UK Parliament must not introduce impunity for war crimes, say UN experts


UN human rights experts have called on MPs in the Westminster parliament to reject the Overseas Operations (service personnel and Veterans) Bill, which seeks to prevent prosecutions of British armed forces personnel for serious crimes such as torture and unlawful killing.

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UK Parliament must not introduce impunity for war crimes, say UN experts (UN Human Rights, link):

"GENEVA (5 October 2020) – UN human rights experts* today called on the UK Parliament to reject a government bill they say would give British soldiers advance immunity for war crimes and crimes against humanity.

They said the Overseas Operations (Service Personnel and Veterans) Bill, now before Parliament, violates the UK’s obligations under international humanitarian law, human rights law and international criminal law, and protects British soldiers serving abroad from charges for serious international crimes, including unlawful killing and torture.

“There can be no excuse for unlawful killings or torture,” the experts said. “The universal prohibition against torture is absolute and non-derogable – it is considered so important that it cannot be limited or suspended under any circumstances. Governments cannot lawfully grant impunity or otherwise decline to investigate and prosecute such crimes.”


The Overseas Operations Bill has cleared two of five steps necessary for passage by the lower house of Parliament, the House of Commons, and now is being given a line-by-line examination by the Public Bill Committee."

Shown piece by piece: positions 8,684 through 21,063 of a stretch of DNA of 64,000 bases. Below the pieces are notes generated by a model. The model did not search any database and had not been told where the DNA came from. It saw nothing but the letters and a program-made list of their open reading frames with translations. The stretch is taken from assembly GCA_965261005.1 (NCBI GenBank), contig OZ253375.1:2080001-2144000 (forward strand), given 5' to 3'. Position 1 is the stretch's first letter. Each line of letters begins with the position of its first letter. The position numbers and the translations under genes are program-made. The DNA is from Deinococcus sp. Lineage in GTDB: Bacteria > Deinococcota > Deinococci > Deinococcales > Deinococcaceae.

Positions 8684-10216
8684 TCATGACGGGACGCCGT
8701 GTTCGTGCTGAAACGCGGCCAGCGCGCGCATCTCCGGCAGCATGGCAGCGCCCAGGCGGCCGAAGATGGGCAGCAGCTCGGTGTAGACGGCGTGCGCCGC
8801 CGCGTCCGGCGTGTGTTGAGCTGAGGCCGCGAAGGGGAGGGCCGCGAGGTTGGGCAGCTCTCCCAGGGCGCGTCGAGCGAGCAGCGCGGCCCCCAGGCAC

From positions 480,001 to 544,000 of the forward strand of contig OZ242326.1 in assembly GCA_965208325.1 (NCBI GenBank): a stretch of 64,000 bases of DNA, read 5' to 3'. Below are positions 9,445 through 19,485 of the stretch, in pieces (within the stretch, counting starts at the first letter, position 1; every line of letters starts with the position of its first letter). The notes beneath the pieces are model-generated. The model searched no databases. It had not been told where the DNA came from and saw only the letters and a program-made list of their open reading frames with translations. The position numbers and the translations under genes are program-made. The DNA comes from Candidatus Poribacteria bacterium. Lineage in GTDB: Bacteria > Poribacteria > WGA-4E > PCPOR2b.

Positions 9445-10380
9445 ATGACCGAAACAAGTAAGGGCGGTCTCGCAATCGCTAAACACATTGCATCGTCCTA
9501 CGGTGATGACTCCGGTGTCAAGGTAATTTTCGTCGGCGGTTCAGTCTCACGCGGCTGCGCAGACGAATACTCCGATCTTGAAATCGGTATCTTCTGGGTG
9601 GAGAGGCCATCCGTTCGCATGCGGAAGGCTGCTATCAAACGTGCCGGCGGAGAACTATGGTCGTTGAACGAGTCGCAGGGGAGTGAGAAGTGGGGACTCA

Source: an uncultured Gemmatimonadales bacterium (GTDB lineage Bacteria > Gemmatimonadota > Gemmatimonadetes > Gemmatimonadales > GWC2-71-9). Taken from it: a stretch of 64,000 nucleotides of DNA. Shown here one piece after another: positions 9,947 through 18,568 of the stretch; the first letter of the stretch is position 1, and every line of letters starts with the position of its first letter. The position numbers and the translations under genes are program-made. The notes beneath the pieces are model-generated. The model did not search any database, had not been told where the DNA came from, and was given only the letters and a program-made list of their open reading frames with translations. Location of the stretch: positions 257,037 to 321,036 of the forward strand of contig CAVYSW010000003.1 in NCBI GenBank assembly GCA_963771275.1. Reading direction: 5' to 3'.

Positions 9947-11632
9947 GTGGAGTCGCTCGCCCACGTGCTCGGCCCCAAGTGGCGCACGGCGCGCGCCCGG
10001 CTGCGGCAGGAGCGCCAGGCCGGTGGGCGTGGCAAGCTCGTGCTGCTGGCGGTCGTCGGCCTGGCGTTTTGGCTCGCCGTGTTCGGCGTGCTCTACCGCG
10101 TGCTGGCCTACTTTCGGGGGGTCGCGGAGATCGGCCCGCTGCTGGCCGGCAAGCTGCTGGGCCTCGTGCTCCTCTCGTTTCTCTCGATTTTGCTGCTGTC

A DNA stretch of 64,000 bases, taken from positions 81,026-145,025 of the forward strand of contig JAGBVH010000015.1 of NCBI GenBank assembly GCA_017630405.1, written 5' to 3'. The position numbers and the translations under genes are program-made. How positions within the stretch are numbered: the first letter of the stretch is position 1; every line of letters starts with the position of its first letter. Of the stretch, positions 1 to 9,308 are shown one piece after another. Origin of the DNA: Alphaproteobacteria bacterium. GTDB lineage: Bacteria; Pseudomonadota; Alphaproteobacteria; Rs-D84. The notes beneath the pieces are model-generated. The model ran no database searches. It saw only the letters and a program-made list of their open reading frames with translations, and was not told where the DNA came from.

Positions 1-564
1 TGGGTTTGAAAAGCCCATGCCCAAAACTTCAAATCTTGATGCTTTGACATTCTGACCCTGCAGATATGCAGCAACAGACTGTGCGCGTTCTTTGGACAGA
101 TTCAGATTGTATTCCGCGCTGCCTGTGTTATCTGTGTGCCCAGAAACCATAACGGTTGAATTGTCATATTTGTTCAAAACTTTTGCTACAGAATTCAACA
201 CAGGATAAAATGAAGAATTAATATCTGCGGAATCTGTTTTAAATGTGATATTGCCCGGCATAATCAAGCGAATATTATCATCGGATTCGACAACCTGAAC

There is no secret about the aims of the Bill, although government pronouncements have been cloaked in rather obtuse language. The government says it aims to introduce a "triple lock" that will:

"give service personnel and veterans greater certainty that the unique pressures placed on them during overseas operations will be taken into account when prosecutions decisions are made concerning alleged historical offences."

That "triple lock" consists of:

  • a presumption against prosecution in respect of alleged offences committed on overseas military operations more than five years ago, pursuant to which decisions to bring proceedings in such cases will be ‘exceptional’
  • a requirement for prosecutors to give particular weight to certain matters in reaching decisions in such cases
  • a requirement to obtain the consent of the Attorney General or, in the case of Northern Ireland, the Advocate General, before a prosecution can proceed.

See: Overseas Operations (service personnel and Veterans) Bill (, link)

And the progress of the Bill in parliament: Overseas Operations (Service Personnel and Veterans) Bill 2019-21 (, link)

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